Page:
How to Set/Fix the TERM Environment Variable in Docker
In this mini post, I’ll show you how to manually set the TERM environment variable when using console programs with text-based UIs (top, clear, less, nano) inside docker containers.This will remove/fix the warning messages from those programs and they’ll work properly.
Here’s the problems I faced:
I create a container from a docker image and connected to it using the following commands:
To create a container from image, run:
$ docker run --name centos_container centos /bin/bash
To connect to the container, run:
$ docker exec -it centos_container /bin/bash
But, When I tried to use console programs with text-based UIs (top, clear, less, nano, more, vim), some of them simply didn’t work and other didn’t work properly. All you get is error messages complaining that the terminal does not work or the TERM environment variable is not set. They gave me the following warning messages:
- For clear and top commands:
TERM environment variable not set.
- For less command:
WARNING: terminal is not fully functional
- For nano command:
Error opening terminal: unknown.
Here’s the reasons:
The reason for these error messages is that programs like top, less or vim use information about the terminal you are using to fill the screen and recognize which keys you hit. These programs use the TERM variable to decide which strings to send for clearing the screen, for cursor movements or for displaying color. If this information is not correct, the screen may be messed up or keys may not be recognized. Simply, your container did not start with the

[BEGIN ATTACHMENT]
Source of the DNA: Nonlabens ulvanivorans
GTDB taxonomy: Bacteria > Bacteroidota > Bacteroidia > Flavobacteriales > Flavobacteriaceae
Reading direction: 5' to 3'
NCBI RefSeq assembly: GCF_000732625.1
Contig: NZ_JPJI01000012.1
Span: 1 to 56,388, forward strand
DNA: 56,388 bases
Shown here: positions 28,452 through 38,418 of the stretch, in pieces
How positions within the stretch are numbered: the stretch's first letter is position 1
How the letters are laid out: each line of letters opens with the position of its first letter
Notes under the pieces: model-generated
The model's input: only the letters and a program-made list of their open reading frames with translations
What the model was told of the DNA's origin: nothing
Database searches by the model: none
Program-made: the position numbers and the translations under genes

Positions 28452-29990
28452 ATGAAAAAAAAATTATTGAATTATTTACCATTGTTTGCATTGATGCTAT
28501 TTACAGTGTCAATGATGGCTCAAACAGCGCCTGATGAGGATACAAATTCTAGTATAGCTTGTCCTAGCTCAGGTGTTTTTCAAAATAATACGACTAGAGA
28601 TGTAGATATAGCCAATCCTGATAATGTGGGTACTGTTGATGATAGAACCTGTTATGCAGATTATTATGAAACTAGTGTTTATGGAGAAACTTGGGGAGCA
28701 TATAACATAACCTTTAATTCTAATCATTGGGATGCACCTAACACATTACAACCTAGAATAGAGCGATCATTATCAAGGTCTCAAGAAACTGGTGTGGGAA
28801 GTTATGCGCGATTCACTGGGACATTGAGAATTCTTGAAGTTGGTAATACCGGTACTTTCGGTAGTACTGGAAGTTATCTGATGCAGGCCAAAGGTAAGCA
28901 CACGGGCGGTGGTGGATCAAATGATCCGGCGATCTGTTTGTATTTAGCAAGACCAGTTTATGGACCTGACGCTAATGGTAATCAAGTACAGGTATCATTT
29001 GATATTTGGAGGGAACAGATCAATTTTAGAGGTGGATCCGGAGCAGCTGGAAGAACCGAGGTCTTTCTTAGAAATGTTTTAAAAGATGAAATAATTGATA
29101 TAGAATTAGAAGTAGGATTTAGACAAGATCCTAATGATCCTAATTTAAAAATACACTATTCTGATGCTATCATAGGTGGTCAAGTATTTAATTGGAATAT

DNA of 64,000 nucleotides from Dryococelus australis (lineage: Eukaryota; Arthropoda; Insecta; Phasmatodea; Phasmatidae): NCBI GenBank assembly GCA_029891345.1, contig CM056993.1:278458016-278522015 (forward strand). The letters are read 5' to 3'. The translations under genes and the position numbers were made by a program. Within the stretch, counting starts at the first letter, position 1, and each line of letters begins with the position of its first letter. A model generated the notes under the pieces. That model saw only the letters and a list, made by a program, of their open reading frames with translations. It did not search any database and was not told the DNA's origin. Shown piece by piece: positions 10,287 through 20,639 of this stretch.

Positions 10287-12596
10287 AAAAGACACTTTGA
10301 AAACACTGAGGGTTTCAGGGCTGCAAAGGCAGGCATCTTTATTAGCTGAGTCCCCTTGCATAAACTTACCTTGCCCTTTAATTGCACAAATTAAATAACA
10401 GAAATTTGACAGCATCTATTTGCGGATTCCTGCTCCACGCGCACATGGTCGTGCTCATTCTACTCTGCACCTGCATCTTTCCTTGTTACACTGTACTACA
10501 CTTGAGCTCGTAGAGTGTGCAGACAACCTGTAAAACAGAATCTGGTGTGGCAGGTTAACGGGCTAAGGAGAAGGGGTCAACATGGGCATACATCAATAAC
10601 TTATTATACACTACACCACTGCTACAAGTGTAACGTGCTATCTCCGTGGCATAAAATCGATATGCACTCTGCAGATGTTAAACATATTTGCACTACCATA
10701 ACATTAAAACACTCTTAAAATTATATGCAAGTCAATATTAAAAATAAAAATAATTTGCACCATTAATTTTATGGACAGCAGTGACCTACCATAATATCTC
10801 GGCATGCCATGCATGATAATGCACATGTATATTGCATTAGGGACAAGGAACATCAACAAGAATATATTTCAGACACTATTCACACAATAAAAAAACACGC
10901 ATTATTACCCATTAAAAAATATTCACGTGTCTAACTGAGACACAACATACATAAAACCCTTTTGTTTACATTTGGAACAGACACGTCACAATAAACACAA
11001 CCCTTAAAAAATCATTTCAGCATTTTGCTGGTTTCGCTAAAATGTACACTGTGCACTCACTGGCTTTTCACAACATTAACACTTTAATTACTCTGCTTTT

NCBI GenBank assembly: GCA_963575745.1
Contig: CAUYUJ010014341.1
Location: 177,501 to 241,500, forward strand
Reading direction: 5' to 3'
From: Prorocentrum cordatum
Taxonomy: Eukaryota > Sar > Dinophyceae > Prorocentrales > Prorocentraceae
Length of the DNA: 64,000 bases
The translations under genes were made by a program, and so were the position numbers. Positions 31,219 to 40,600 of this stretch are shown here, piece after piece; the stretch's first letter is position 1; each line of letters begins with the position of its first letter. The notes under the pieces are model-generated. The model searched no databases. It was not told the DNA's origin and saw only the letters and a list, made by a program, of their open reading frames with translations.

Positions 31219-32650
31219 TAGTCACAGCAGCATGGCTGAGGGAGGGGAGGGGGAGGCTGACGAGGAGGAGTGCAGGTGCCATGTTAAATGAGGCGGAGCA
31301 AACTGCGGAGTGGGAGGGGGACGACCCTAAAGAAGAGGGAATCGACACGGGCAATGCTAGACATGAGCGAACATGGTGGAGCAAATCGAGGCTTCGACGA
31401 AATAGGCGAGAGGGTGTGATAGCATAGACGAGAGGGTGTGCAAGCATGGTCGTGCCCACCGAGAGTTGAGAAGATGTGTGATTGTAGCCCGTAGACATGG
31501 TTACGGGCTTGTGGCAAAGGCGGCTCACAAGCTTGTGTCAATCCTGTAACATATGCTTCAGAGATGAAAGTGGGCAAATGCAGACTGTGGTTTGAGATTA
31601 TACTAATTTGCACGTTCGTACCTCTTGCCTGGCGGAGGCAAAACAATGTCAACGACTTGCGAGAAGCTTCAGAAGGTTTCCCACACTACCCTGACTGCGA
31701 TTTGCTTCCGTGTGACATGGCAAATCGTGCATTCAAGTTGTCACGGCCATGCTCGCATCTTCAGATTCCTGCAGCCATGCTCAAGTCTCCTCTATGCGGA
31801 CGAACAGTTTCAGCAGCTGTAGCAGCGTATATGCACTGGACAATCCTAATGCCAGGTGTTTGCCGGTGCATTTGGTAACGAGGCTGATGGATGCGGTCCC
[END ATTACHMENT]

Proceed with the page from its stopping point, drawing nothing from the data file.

-t/--tty option when created.
Here’s the solutions:
We’ve two solutions for these problems a quick fix and a long-term solutions. so let’s solve these issues:
- A quick solution:
The quick solution for this problem is very easy – just set the TERM environment variable to xterm after you enter the container:
$ docker exec -it <a-docker-container> /bin/bash export TERM=xterm
Setting the TERM environment variable like this only fixes the problem for your current bash session. The next time you enter the container you’ll have to set the environment variable again.
- A long-term solution:
If you want to prevent setting the TERM environment variable every time you enter a docker container you should always EITHER use the
--tty flag when executing
docker run command OR RUN
echo "export TERM=xterm" >> ~/.bashrc just after connecting to your container and re-connect to your container. This will permanently set the TERM variable for you. Also, it’s better to use the latest version of Docker (≥1.9), Here’s the two options we’ve:
- Option 1: Start the container with the tty flag (
docker run -t image) as the following:
$ docker run -it --name centos_container centos /bin/bash
- Option 2: Add TERM variable to your container
.bashrcfile and re-connect to your container:
$ docker exec -it <a-docker-container> /bin/bash # echo "export TERM=xterm" >> ~/.bashrc
$ docker exec -it centos_container /bin/bash $ top
Here’s the output of the top command from my running container:
Hints: 1. You will still need the quick-fix from time to time, because not all containers are started with the
-t/--ttyoption works. 2. If you use version of Docker (<1.9), then you'll need a quick-fix even if the container started with
If You Appreciate What We Do Here On Mimastech, You Should Consider:
- Stay Connected to: Facebook | Twitter | Google+
- Support us via PayPal Donation
- Subscribe to our email newsletters.
- Tell other sysadmins / friends about Us - Share and Like our posts and services
We are thankful for your never ending support.